To my mind there are two great philosophical divides in garden design – formal and informal. Formal styles utilize geometric precision with very defined lines in the laying out of beds Hedges are tightly manicured and shaped while shrubs are trimmed into other geometric shapes such as cones or spheres. This angularity of this approach can be softened by flower plantings but the overwhelming sense is one of regimentation. The gardens are Versailles are representative of this approach.
The informal style is epitomized by the English Country Garden style. These gardens had their beginnings in the utilitarian medieval laborer’s plot, in which a couple would grow plants used for food or medicaments for their own use. However, in the early nineteen century when artisans such as weavers worked from home, there arose increased opportunity for ornamental gardening. While these gardens might also have geometrical elements, the most overwhelming sense is one of lavish and colorful profusion.
For several years as I passed the garden at 3725 Henry Hudson Parkway, I tried to learn who designed this small but delightful garden with no success. Recently, a friend was leaving the building and we stopped to chat. My question came up and she said, “I believe it was Judith Mills Johnson” a now-retired garden designer for many years in Riverdale , whose reputation still evokes an awed respect.
Although we could not establish exactly when the garden was planted, her pleasure was obvious upon learning that the garden had only increased in beauty over the years. Her comment was, “ One of the most important design criteria is creating a plan that will weather the years.” This means that as the shrubs and perennials grow to a mature height and width, all of the elements will continue to be visually balanced.
Years ago, Judith had done some of the early work in my own garden. I had cleared a large area and did not have any idea how to attractively break it down into beds. For me, her most insightful comment was, “How do you walk through this area? These are where your paths should be and will act as the bones of your garden.”
There are many considerations that a garden designer must keep in mind. Many are obvious but require upfront decisions: 1) type of environment – gardening zone in combination with light and water conditions; 2) client preferences in choosing plants and attendant color choices; 3) decisions about existing plants; 4) possible inclusion of a garden structure , statuary, or hardscape (the use of stone in walls or paths); 5) addition of a water feature such as a small waterfall; 6) whether the client wishes to attract and feed birds or butterflies; 7) whether the client wishes a garden that has visual interest year round or wishes to concentrate on plantings that primarily sparkle in a particular season such as the spring.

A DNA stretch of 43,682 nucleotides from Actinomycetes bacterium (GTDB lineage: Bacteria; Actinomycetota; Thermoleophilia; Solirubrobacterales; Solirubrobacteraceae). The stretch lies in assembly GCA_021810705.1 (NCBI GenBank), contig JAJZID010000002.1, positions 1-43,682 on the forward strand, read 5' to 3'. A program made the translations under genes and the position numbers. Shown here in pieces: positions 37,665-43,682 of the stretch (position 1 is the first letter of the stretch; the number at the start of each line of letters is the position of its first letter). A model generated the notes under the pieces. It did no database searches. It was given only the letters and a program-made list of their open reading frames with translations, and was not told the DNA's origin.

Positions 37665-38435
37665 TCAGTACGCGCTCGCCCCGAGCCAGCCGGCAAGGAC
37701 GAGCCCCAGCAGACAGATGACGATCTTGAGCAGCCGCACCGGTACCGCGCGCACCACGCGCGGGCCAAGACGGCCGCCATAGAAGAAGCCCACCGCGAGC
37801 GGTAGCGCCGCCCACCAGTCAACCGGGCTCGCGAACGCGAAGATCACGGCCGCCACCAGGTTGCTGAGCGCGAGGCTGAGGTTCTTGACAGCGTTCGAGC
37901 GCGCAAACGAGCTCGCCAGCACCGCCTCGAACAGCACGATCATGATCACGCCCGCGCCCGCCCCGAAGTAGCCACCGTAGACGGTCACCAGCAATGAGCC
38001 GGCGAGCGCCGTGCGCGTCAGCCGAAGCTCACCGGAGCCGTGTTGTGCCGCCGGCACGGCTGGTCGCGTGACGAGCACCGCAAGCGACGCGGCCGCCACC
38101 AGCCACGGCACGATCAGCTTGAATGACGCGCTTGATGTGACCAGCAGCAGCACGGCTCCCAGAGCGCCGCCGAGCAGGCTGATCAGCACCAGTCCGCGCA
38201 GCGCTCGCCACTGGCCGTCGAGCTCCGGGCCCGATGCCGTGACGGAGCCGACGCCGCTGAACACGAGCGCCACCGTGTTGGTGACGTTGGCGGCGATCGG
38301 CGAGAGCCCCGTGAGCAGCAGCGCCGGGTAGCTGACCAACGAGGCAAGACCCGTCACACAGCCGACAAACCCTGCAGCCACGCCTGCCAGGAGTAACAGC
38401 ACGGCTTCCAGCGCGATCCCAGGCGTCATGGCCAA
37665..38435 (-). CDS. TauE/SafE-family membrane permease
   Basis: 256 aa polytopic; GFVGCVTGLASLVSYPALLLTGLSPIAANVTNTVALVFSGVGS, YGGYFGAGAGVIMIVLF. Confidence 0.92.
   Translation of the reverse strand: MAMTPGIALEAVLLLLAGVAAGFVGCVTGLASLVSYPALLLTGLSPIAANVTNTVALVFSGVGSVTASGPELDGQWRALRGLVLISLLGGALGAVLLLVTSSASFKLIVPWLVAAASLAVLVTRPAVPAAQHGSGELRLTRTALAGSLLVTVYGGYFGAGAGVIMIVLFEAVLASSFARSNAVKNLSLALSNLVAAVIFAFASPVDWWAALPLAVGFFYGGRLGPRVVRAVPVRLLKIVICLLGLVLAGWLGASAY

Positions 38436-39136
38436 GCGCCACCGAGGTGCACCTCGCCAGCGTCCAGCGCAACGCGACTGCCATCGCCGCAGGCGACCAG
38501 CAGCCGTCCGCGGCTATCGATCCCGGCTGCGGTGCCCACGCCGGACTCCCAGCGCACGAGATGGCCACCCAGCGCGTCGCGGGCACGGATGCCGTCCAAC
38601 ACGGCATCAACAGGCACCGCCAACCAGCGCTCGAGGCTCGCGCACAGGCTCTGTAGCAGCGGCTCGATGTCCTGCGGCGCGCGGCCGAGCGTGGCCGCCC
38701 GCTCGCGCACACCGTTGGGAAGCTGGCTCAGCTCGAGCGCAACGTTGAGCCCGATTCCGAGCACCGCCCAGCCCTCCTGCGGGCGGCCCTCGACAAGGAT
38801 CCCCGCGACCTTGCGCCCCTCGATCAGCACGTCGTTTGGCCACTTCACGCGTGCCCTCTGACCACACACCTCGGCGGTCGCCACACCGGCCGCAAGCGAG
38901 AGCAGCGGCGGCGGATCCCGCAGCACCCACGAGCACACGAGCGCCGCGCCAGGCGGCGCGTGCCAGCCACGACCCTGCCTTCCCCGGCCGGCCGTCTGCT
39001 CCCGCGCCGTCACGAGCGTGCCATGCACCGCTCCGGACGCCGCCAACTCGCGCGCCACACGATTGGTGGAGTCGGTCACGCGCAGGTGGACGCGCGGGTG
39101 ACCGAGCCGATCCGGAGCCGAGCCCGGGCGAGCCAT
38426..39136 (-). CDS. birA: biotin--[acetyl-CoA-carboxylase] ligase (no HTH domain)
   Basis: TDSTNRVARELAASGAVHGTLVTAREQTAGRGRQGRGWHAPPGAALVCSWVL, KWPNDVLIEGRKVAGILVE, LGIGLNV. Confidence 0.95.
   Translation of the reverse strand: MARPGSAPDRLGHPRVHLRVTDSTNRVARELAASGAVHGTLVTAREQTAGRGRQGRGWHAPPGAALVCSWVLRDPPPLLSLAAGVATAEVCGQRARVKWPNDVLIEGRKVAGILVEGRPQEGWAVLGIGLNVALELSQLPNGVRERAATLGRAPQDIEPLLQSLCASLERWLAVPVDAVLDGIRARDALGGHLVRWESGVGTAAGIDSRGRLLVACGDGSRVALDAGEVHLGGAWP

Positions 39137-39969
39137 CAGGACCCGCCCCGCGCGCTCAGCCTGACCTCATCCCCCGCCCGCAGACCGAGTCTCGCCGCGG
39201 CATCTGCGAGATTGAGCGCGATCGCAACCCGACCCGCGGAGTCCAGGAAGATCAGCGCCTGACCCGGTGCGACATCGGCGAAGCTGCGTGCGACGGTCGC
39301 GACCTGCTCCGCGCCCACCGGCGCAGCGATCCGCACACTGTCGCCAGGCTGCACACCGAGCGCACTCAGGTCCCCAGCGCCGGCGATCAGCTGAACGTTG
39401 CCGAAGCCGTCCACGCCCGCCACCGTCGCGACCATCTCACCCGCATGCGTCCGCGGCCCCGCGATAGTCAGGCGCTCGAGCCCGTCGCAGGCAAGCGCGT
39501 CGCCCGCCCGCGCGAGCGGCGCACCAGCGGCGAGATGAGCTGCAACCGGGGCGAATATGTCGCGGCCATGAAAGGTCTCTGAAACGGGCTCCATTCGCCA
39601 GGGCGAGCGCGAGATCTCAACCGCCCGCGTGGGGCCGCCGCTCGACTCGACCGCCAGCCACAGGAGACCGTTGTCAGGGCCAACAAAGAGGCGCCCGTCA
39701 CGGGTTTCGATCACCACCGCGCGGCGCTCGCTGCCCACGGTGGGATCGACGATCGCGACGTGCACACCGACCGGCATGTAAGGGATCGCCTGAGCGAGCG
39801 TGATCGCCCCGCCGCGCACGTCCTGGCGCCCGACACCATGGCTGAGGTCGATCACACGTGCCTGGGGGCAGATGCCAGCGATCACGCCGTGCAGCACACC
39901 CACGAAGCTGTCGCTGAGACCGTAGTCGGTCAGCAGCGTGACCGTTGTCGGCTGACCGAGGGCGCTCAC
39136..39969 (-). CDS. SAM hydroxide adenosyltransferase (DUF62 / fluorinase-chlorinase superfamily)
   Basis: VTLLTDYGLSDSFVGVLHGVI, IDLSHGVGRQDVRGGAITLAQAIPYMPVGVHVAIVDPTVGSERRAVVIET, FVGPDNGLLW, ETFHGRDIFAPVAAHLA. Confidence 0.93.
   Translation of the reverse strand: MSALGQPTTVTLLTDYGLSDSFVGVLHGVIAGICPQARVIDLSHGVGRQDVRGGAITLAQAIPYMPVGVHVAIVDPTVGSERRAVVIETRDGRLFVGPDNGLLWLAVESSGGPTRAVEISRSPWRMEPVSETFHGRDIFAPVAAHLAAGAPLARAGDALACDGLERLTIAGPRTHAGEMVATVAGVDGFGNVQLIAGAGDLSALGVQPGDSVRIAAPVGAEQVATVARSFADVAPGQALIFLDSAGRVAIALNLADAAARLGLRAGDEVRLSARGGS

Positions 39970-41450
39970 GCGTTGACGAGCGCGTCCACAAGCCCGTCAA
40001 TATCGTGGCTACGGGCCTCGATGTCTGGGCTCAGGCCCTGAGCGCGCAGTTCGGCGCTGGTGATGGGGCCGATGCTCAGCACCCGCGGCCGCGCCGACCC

Less obvious design elements include: the bones. These include the aforementioned paths which determine how the visitor progresses through the unfolding garden. Trees and shrubs require proper placement which then anchor the design.
Next , is the use of different plant textures to create a dynamic panorama. For example, holly bushes (genus Ilex) have dark evergreen glossy leaves while the river birch ( Betula nigra)has an interesting peeling bark. Many plants have velvety , matted leaves while others have variegated leaves – various tones of green swirled with white or yellow.
Scale and form also need to be considered. Returning to Judith’s comment, ultimate size of plants and shrubs must be considered and their placement is vital to the final design.
And finally, although not exhaustively, there is mass. This means the consideration of positive and negative space, positive referring to the space containing a plant and negative meaning the unplanted surrounding space which together make a visual whole. There are undoubtedly numerous additional factors to consider but the elements discussed here so far are a good beginning when considering a garden installation.
Not all home gardeners feel entirely comfortable making the best possible plant combinations. Fortunately , there is a excellent book available to help us out: The Encyclopedia of Planting Combinations by Tony Lord.
Come back next week when I will share the various plants that have gone into making this garden sing!